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Old January 17, 2019, 01:55 PM   #1
bobznew1
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Loaded first .45 round in LnL AP press. What did I do wrong?

Bullet is not seated straight - one side seated more deeply than another.

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Old January 17, 2019, 02:33 PM   #2
reddog81
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Not enough flare, bullet was cockeyed when it started seating, wrong seating stem - it looks like the seating stem is digging into the nose of the bullet, too much crimp too soon.

Those are the culprits I'd look into and in that order
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Old January 17, 2019, 03:33 PM   #3
std7mag
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Yup, expand the mouth just a touch more.
Also looks long.
Your rounds would never chamber in my 1911.
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Old January 17, 2019, 03:36 PM   #4
locknloader
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id get a finished cartridge gauge as well very handy tool.
https://www.amazon.com/Lyman-Reloadi.../dp/B005I0IU5E
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Old January 17, 2019, 04:26 PM   #5
zeke
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Maybe try seating and crimping in different steps. More flare, or using a stepped expander to help bullet seating straight. Would also consider insuring your seating die is square to the shell holder.
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Old January 17, 2019, 04:35 PM   #6
gwpercle
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1.) You have too much bullet protruding from the case . Seat the bullet deeper , you only want about 1/32 inch (the thickness of your thumbnail) of the top band of the bullet sticking out.

2.)Lighten up on the crimp....you want to taper crimp the bullet just enough so you can't press the bullet into the case with your thumb.

3.) Seating in one step and then taper crimping in a separate step is advisable. You're not trying to do two things at once...you get better results . You will have to adjust die to do this.

4.) After getting the bullet seating depth and proper crimp adjusted , make up a dummy round (bullet but no powder or primer) that can be used to quickly adjust your dies in the future.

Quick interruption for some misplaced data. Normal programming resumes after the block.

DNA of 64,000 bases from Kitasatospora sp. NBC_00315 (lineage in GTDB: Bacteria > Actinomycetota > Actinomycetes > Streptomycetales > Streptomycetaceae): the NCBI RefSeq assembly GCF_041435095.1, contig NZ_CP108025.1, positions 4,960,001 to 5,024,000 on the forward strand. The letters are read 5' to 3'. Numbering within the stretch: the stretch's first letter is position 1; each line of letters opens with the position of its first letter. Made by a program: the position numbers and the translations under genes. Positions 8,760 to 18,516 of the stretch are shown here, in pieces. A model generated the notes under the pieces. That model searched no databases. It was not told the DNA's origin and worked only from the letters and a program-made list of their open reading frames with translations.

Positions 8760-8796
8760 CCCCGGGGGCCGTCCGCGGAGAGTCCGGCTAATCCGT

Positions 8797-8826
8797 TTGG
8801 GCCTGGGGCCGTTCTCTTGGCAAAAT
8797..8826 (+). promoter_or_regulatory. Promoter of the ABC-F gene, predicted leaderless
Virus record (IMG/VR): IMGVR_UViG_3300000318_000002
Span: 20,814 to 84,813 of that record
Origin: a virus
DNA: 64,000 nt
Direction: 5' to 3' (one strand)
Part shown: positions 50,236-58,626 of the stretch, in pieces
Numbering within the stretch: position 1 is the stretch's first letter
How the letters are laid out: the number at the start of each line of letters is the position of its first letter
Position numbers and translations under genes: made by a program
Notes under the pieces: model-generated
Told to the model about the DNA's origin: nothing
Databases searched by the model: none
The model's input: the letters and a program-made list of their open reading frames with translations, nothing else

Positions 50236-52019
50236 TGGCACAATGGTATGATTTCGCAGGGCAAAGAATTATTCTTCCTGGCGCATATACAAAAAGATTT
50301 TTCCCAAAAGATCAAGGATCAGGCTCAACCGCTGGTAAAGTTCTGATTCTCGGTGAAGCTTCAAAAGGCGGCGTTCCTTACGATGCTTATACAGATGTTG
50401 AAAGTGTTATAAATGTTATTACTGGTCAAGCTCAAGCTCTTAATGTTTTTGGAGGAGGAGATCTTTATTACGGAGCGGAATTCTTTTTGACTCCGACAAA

5.) Flare the case enough to get the bullet started into the case and make sure it's going in straight...crooked in = crooked out. Lead is soft and will not straighten itself out .

6.) Reread and follow the instructions that came with the dies...if they are poor , every loading manual...Lyman Cast Bullet Handbook ...has a chapter on adjusting dies , Lyman's cover loading cast bullets , which require a little more TLC and are just a bit different than loading jacketed bullets.

Be sure and use data for lead bullets...the data is different than for jacketed.
Good luck ....we have all gone through the "learning curve"
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Last edited by gwpercle; January 17, 2019 at 04:56 PM.
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Old January 17, 2019, 09:18 PM   #7
scsov509
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Quote:
Lighten up on the crimp....you want to taper crimp the bullet just enough so you can't press the bullet into the case with your thumb.
Just for clarification, there's no taper crimp on an autoloading pistol cartridge like this since the cartridge headspaces on the mouth of the case. So all you're really looking for is enough crimp to remove the flare from the case and get it to headspace properly.

Toward that end, I'd skip out on purchasing a cartridge gauge and just use the barrel of whatever you're going use to shoot these. The easiest way to figure out your crimp and OAL is to pull the barrel from your pistol and see if your finished cartridges drop freely in and out of the barrel and headspace correctly. If you want more info on how to do that then search the forum for "plunk test" and you'll find a ton of info on how to do it. It's by far though the quickest way to figure out the best seating depth and proper crimp for a new round.
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Old January 18, 2019, 08:38 AM   #8
locknloader
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^ that’s all well and good if your shooting from one gun but reality is if your reloading you probably have a bunch of guns in that cartridge size which is why I like the SAAMI gauges, I know my rounds will work in any gun made for that cartridge.